Bamba popped on 60-percent of his pick and rolls, according to Basketball Index. He was virtually unused in that NBA staple, especially for a big man. According to’s tracking stats, the Magic scored 0.94 points per possession when Bamba was the roll man. They ran only 1.4 pick and roll possessions per game.

Bamba remained stuck on the perimeter.

That did not mean he was not solid as a screener or used screens. Bamba averaged 2.4 screen assists per 75 possessions. The threat of his shooting still made him a valuable screener even if everyone knew he was going to the perimeter.

And one area where Bamba is surprisingly good is working off screens to get his shot. The Magic ran more than a few sets for him where they had a player screen for Bamba to set up an open three at the top of the key.

There are not many centers that know how to navigate a screen like that to set up a three. And Bamba is big enough to shoot over smaller defenders if they try to switch that.

If Orlando is aiming for a truly versatile lineup, this skill inversion is a big way the team can put pressure on defenses.

With the Magic seemingly trying to go to a 5-out offense and spread the floor, his shooting will remain valuable. And with Bamba likely now coming off the bench, he could likely feature in more pick and rolls and have more opportunities to crash the lane with a split from Wendell Carter in the lineup.

That could be an area though that also is a place to continue improving.

The Magic finished in the top-10 in defensive rating after the All-Star Break, giving up 111.2 points per 100 possessions. With Bamba on the floor after the All-Star Break, the Magic gave up 112.0 points per 100 possessions.

There are still areas were Bamba needs to improve, especially when Carter was off the floor. Carter had the best on-court defensive rating after the All-Star Break at 104.7 points per 100 possessions.

Bamba is still trying to make his mark consistently defensively. That is the biggest area he needs to improve — just being consistent overall.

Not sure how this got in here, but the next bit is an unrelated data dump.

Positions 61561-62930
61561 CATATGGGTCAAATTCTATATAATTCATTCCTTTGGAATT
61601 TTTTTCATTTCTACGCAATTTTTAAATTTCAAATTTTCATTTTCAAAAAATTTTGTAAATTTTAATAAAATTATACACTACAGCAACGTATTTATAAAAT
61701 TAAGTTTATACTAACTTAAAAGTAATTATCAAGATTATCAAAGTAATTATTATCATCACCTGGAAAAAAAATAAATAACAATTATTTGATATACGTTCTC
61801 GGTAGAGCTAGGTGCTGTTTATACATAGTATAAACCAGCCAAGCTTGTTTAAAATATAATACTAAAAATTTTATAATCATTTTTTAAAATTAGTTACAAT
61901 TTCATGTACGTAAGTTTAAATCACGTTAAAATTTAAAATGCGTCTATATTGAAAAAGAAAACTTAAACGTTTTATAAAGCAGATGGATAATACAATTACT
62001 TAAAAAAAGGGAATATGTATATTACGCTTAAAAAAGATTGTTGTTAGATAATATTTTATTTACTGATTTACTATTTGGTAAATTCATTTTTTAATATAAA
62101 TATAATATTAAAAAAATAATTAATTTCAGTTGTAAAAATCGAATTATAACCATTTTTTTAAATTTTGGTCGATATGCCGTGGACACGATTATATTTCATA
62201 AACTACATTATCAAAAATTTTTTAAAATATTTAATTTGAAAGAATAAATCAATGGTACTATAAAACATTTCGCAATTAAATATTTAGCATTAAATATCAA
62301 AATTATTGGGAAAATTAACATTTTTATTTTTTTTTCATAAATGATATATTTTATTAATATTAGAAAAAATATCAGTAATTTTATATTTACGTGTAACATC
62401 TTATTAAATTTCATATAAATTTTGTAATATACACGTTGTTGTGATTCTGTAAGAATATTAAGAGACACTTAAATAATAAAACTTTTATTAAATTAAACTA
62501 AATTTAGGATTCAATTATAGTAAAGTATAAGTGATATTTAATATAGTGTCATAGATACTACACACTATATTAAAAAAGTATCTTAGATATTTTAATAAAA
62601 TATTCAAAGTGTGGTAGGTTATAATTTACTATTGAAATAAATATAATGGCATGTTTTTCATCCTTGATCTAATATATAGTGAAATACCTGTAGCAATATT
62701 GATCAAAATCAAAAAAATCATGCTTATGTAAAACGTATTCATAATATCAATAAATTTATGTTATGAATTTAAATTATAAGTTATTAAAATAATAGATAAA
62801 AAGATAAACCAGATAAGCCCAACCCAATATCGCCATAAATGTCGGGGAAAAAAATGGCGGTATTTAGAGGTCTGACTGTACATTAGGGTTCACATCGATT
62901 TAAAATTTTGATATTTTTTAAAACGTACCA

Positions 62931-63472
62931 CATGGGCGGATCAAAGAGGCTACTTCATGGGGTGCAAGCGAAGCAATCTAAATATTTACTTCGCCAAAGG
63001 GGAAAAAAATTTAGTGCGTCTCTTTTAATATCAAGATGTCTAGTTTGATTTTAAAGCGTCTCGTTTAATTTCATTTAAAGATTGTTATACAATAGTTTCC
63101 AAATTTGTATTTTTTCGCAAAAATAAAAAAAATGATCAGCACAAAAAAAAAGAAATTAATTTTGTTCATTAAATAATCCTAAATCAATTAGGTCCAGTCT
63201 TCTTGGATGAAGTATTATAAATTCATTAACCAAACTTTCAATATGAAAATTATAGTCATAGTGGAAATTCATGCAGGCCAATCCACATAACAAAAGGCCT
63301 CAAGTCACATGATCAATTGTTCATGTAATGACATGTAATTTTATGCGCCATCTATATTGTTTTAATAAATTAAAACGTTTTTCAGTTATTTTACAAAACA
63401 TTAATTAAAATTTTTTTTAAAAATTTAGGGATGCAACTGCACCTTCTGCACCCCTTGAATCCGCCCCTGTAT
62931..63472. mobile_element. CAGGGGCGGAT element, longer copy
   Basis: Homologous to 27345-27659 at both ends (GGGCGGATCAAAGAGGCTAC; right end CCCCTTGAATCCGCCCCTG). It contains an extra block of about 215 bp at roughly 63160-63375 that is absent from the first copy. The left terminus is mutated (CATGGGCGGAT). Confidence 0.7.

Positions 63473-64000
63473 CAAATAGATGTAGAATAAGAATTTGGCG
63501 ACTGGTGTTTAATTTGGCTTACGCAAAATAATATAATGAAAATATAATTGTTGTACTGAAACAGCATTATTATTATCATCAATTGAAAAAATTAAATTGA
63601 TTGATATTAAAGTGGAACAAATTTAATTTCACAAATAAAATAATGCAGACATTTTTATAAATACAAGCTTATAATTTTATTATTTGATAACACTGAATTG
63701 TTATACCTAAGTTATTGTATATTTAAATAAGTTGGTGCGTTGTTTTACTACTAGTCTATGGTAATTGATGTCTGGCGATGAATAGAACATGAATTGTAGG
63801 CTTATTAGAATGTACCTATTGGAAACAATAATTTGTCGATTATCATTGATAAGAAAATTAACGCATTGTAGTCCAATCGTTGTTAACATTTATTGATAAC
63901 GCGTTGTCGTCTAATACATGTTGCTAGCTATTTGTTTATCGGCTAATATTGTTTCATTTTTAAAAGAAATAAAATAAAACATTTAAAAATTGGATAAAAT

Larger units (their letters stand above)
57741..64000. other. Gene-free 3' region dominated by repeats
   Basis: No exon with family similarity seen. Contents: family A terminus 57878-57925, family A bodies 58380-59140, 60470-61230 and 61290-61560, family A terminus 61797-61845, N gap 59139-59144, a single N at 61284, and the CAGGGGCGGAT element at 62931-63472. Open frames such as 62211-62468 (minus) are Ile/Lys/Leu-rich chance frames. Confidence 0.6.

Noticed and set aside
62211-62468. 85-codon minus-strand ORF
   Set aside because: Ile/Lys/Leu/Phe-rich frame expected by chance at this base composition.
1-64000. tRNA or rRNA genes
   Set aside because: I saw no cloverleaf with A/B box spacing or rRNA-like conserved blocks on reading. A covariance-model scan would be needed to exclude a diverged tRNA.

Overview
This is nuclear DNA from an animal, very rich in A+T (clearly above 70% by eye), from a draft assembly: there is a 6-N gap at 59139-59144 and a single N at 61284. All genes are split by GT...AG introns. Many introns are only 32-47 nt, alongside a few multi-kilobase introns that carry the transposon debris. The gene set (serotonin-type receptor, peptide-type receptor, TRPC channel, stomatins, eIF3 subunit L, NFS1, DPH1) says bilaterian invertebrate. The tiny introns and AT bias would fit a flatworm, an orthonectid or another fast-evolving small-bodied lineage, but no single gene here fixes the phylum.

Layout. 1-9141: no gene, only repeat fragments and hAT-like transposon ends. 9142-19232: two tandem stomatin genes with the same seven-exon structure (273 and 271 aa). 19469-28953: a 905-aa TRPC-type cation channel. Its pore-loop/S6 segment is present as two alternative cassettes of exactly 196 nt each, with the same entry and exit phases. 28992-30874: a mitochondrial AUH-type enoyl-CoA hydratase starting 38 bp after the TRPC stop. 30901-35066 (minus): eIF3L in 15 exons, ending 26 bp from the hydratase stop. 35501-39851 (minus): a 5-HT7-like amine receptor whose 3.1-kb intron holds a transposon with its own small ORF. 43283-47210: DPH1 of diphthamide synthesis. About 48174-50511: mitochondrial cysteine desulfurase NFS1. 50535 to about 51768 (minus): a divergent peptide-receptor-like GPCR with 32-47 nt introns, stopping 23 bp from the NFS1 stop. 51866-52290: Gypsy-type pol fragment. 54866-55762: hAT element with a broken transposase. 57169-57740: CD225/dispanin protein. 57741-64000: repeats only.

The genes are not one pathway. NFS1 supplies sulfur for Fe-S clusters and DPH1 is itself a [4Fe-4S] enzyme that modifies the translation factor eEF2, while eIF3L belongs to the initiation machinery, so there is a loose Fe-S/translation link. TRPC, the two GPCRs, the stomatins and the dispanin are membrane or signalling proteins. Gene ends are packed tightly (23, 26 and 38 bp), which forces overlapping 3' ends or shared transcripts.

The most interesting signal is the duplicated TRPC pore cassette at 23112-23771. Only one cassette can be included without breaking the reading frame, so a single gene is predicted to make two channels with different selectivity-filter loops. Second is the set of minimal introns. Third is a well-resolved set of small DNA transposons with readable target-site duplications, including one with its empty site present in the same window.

The blocked shots are an easy counting stat way to measure his success. And Bamba is indeed one of the best shot blockers in the league — his 2.36 blocks per 75 possessions is in the top five percentile in the league and opponents shoot 6.16 percentage points worse with Bamba at the rim.

The length alone is enough to deter shots and was one of the big attractors for the Magic to draft him sixth four years ago. There is an incongruity between Bamba’s counting stats and the actual numbers with him on the floor.

But what Bamba was able to accomplish last year was show there are a lot of ways to use him offensively and get a lot out of him. There is also something there to build with him defensively — and the opportunity to play him alongside Jonathan Isaac and Chuma Okeke should only help the team’s defense improve with him out there.

Bamba undoubtedly had a breakthrough year last season. He found his niche. And as the season went on, Bamba continued to get better.

The goal for this season is to continue to get better and continue to make an impact in whatever role he might play. Certainly, with Carter’s injury history, the Magic will need Bamba to start for anywhere between 15 and 20 games this season.

Next. 5 Orlando Magic games we are already looking forward to. dark

But the questions about him still remain. And his contract status only reflected that. He still has a lot to prove this coming season.